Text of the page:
the niju kun

niju kun


Karate-do wa rei ni hajimari rei ni owaru koto a wasaru na
Karate-do begins and ends with rei

Karate ni sente nashi
There is no first strike in karate

Karate wa, gi no taske
Karate stands on the side of justice

Mazu onore o shire, shikashite ta o shire
First know yourself, then know others

Gijitsu yori shinjitsu
Mentality over technique

Kokoro wa hanatan koto o yosu
The mind must be set free

Waza wai wa ketai ni seizu
Calamity springs from carelessness

Dojo nomino karate to omou na
Karate goes beyond the dojo

Karate-do no shugyo wa isssho de aru
Karate is a lifelong pursuit

Ara yuru mono o karateka seyo; sokoni myomi ari
Apply the way of karate to all things. Therein lies its beauty

Karate Wa Yu No Gotoku Taezu Netsu O Atae Zareba Motono Mizuni Kaeru
Karate is like boiling water; without heat, it returns to its tepid state

Katsu kangae wa motsuna; makenu kangae wa hitsuyo
Do not think of winning. Think, rather, of not losing

Tekki ni yotte tenka seyo
Make adjustments according to your opponent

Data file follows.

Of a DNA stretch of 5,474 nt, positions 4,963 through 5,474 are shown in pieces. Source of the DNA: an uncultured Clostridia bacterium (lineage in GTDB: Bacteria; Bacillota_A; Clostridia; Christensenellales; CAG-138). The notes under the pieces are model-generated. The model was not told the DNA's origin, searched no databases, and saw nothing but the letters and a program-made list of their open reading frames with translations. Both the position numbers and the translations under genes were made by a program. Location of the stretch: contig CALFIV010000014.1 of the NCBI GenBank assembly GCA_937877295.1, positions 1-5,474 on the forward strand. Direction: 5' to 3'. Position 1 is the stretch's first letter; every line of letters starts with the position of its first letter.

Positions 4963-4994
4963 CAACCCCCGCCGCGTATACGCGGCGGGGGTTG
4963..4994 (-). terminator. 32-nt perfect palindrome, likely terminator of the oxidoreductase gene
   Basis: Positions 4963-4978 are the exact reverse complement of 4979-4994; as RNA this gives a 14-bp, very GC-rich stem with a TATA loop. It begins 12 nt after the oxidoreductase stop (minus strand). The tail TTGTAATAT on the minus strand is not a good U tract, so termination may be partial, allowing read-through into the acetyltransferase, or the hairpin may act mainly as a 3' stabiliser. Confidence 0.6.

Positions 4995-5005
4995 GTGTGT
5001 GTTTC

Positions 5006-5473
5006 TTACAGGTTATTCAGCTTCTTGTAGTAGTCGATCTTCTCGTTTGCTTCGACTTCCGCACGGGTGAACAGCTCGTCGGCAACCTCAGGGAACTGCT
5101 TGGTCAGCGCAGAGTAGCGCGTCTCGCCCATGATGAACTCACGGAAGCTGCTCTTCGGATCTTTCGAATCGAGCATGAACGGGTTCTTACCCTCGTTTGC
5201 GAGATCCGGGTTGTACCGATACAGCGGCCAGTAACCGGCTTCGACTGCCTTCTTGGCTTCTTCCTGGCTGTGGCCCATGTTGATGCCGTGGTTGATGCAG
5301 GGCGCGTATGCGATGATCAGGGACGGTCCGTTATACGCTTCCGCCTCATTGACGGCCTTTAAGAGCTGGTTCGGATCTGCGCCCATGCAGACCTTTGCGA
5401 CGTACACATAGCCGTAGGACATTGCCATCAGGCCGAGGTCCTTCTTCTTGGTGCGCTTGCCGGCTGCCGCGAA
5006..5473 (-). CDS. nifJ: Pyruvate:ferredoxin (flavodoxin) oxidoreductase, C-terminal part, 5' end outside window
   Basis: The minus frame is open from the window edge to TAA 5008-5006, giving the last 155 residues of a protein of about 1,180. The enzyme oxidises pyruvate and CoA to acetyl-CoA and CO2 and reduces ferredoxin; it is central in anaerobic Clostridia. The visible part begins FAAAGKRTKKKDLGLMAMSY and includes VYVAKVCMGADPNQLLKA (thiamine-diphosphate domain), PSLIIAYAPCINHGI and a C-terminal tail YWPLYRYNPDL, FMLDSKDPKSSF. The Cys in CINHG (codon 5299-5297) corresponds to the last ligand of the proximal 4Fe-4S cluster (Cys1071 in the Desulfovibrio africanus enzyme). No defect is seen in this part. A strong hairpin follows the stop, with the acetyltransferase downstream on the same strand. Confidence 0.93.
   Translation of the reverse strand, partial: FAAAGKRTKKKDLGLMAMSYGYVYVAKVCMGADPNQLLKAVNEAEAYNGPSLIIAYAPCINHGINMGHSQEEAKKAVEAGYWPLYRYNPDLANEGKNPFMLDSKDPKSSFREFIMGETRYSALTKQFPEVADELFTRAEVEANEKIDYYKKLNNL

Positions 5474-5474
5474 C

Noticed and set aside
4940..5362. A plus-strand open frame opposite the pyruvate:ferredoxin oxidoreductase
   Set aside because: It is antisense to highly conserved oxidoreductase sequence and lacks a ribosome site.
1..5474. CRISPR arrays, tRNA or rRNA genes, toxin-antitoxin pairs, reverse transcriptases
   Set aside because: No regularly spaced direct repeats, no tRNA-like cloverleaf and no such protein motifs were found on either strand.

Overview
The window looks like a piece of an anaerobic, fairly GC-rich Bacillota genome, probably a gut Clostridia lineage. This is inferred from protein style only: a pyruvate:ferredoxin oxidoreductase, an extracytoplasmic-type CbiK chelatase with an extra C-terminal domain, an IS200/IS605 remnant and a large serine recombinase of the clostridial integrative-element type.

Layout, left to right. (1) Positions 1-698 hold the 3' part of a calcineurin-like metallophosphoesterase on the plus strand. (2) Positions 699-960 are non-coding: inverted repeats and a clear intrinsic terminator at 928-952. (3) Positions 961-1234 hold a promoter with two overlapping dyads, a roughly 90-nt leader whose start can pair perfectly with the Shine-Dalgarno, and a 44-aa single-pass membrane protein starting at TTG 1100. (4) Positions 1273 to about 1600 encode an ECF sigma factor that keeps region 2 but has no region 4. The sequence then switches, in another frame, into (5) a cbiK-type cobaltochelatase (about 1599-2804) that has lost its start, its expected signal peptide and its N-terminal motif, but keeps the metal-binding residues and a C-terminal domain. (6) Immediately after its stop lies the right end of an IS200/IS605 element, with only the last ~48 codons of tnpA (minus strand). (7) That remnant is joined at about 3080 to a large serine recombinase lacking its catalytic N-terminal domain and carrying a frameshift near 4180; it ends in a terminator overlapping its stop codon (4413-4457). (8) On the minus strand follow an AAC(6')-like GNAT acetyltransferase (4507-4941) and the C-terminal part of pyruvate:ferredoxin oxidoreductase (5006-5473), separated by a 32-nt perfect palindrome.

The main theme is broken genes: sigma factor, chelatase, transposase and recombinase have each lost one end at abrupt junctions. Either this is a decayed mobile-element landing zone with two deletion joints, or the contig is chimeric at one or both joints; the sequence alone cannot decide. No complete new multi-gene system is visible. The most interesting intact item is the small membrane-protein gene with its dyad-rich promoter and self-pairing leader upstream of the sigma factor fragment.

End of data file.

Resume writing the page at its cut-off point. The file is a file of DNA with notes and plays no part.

Tattakai wa kyo-jitsu no soju ikan ni ari
The outcome of a battle depends on how one handles emptiness and fullness (weakness and strength)

Hi to no te-ashi wa ken to omoe
Think of the opponent's hands and feet as swords

Danshi mon o izureba hyakuman no teki ari
When you step beyond your own gate, you face a million enemies

Kamae wa shoshinsha ni atowa shizentai
Kamae is for beginners; later, one stands in shizentai

Kata wa tadashiku, jisen wa betsumono
Perform kata exactly; actual combat is another matter

Chikara no kyojaku tai no shinshuku waza no kankyu
Do not forget the employment of withdrawal of power, the extension or contraction of the body, the swift or leisurely application of technique

Tsune ni shinen ku fu seyo
Be constantly mindful, diligent, and resourceful, in your pursuit of the Way



the niju kun is the list of twenty ('ni' being two, and 'ju' being ten) precepts laid out by gichin funakoshi that are intended to help the student and instructor alike understand the nature of karate and the ultimate goal of karate: the improvement of the self. the simple principles of the dojo kun derive directly from these precepts, and the same ideas can be seen within both. the translations given above are again approximate, and are taken from The Twenty Guiding Principles of Karate by Funakoshi (1938). the precepts laid out in the niju kun are more involved and subtle than those of the dojo kun, and require more study to discover their meaning in relation to both karate training and the conduct of the self outside of the dojo.


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